Salesforce Tool for Building Business Processes: So Easy, Even a Business User Can Do It

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Back in 2008, in a post about mashups, I cited some articles in which several experts expressed their belief that emerging technologies would allow business users to create their own applications, while software developers would devote more of their time to creating foundational Web development platforms. One of the experts predicted it'd be at least a decade before business folks were routinely creating apps.


Fast forward to today. Development infrastructures created by the likes of Amazon, Salesforce.com and other providers of platform-as-a-service are shortening that time frame. Yesterday I interviewed Ariel Kelman, VP of product marketing for Salesforce's Force.com, who briefed me on a new product offering called the Visual Process Manager that will allow users to design a business process with a visual design tool and instantly run it in a cloud environment "in a way that is incredibly simple and fast."


The four primary features of Visual Process Manager:

  • Process Designer, which includes an interface with a library of presentation components like forms, questions and choices, and logic components like task assignments, decision trees and approval processes. Developers can drag-and-drop these components to a visual process design diagram.
  • Process Wizard Builder, which helps companies design wizards that walk users, step-by-step, through their business process.
  • Process Simulator, which allows developers to simulate complex processes before they are deployed, to identify any bottlenecks or conflicts in process flows. The processes can be immediately revised, if necessary.
  • Real-time Process Engine, which can run all of a company's processes and scales to meet the needs of any size business. The engine facilitates enforcement of busness rules.


The new tool is a natural evolution of cloud development, said Kelman. In 2006, when Salesforce introduced Force.com, companies used it primarily for highly transactional applications. Then in 2007, a user interface framework was added, which allowed companies to build apps with standard Web technologies like HTML and Flash. In 2008, Salesforce introduced Force.com Sites, which made it easier for customers to expand their development to public-facing apps. For instance, Starbucks uses Force.com to power its Pledge5 site, which allows folks to pledge volunteer time to their communities. A few months ago Salesforce announced Chatter, which promises to ease development of collaborative apps.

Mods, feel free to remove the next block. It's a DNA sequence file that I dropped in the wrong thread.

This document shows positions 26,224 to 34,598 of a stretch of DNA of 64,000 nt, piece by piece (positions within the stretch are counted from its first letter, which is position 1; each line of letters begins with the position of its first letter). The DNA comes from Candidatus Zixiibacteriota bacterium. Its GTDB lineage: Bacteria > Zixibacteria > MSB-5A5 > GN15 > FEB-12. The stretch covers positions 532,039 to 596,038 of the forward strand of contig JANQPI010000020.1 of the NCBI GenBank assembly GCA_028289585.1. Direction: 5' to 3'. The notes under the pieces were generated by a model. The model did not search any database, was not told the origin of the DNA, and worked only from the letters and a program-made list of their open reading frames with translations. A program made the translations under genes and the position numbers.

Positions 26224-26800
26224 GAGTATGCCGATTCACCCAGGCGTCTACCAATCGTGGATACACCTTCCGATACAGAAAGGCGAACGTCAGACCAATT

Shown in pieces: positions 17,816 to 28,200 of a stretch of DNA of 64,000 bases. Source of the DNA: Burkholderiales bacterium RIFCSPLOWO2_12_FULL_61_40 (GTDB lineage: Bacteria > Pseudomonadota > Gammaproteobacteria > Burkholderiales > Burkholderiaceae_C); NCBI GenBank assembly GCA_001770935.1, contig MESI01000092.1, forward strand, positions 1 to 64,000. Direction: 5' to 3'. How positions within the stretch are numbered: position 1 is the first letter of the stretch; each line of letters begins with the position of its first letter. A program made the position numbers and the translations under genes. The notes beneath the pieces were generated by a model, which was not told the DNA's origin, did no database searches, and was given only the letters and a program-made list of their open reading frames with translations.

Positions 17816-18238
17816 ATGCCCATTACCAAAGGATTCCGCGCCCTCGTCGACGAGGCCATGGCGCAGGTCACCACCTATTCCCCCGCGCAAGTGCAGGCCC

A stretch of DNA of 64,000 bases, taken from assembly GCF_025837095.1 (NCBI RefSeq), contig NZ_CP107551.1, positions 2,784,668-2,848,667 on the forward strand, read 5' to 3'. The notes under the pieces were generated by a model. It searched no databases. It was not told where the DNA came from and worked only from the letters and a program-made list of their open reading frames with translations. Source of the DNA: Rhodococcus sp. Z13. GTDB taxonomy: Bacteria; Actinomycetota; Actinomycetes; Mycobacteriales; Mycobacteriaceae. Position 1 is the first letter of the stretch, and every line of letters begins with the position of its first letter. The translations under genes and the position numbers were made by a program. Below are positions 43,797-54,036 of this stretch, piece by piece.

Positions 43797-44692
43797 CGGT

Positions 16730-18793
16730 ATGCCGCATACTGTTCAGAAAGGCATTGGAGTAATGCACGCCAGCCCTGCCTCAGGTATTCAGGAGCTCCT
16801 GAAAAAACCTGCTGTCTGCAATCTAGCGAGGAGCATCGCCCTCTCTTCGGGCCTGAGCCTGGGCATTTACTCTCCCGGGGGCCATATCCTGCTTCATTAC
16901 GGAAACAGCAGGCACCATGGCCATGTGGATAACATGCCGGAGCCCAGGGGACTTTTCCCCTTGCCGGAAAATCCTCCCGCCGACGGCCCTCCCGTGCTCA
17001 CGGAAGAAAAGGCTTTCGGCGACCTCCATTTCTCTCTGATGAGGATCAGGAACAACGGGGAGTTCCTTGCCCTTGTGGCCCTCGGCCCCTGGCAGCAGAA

Kelman said many Salesforce clients were already creating business process management applications on the Force.com platform. The new tool, however, "takes a lot of code out of the process." I asked Kelman if a business user, even a relatively non-tech savvy one like me, could build her own app. His response:

What's a developer ? It's anyone that builds an app. Completely non-technical people are able to build fairly straightforward apps and professional developers can build any apps on our platform. [Visual Process Manager] raises the bar on what you can build as an app in our platform without writing a single line of code.

Cloud development platforms like Force.com have always promised to help companies speed deployment and cut costs, said Kelman, citing statistics from IDC, which found companies using Force.com for development could build apps five times faster and at half the cost of traditional development, on average. But in addition to those benefits, the cloud is about "making more applications accessible to more people," Kelman said.


In fact, Kelman noted, the lines between applications and processes are blurring. And he thinks that will narrow the gap between IT departments and their business users. He said:

With this new tool, the IT department becomes more closely intertwined with a company's business processes. It's no longer just some development factory that takes specs and produces apps.

Salesforce isn't the only company trying to capitalize on the idea of moving business process management to the cloud, of course. IT Business Edge's Mike Vizard wrote about a partnership between CSC and Cordys, which promises some of the same capabilities. We'll doubtless see more, thanks to the growing interest in BPM and especially BPM that includes collaborative elements.


Visual Process Manager is priced at $50-per-user a month and is available now.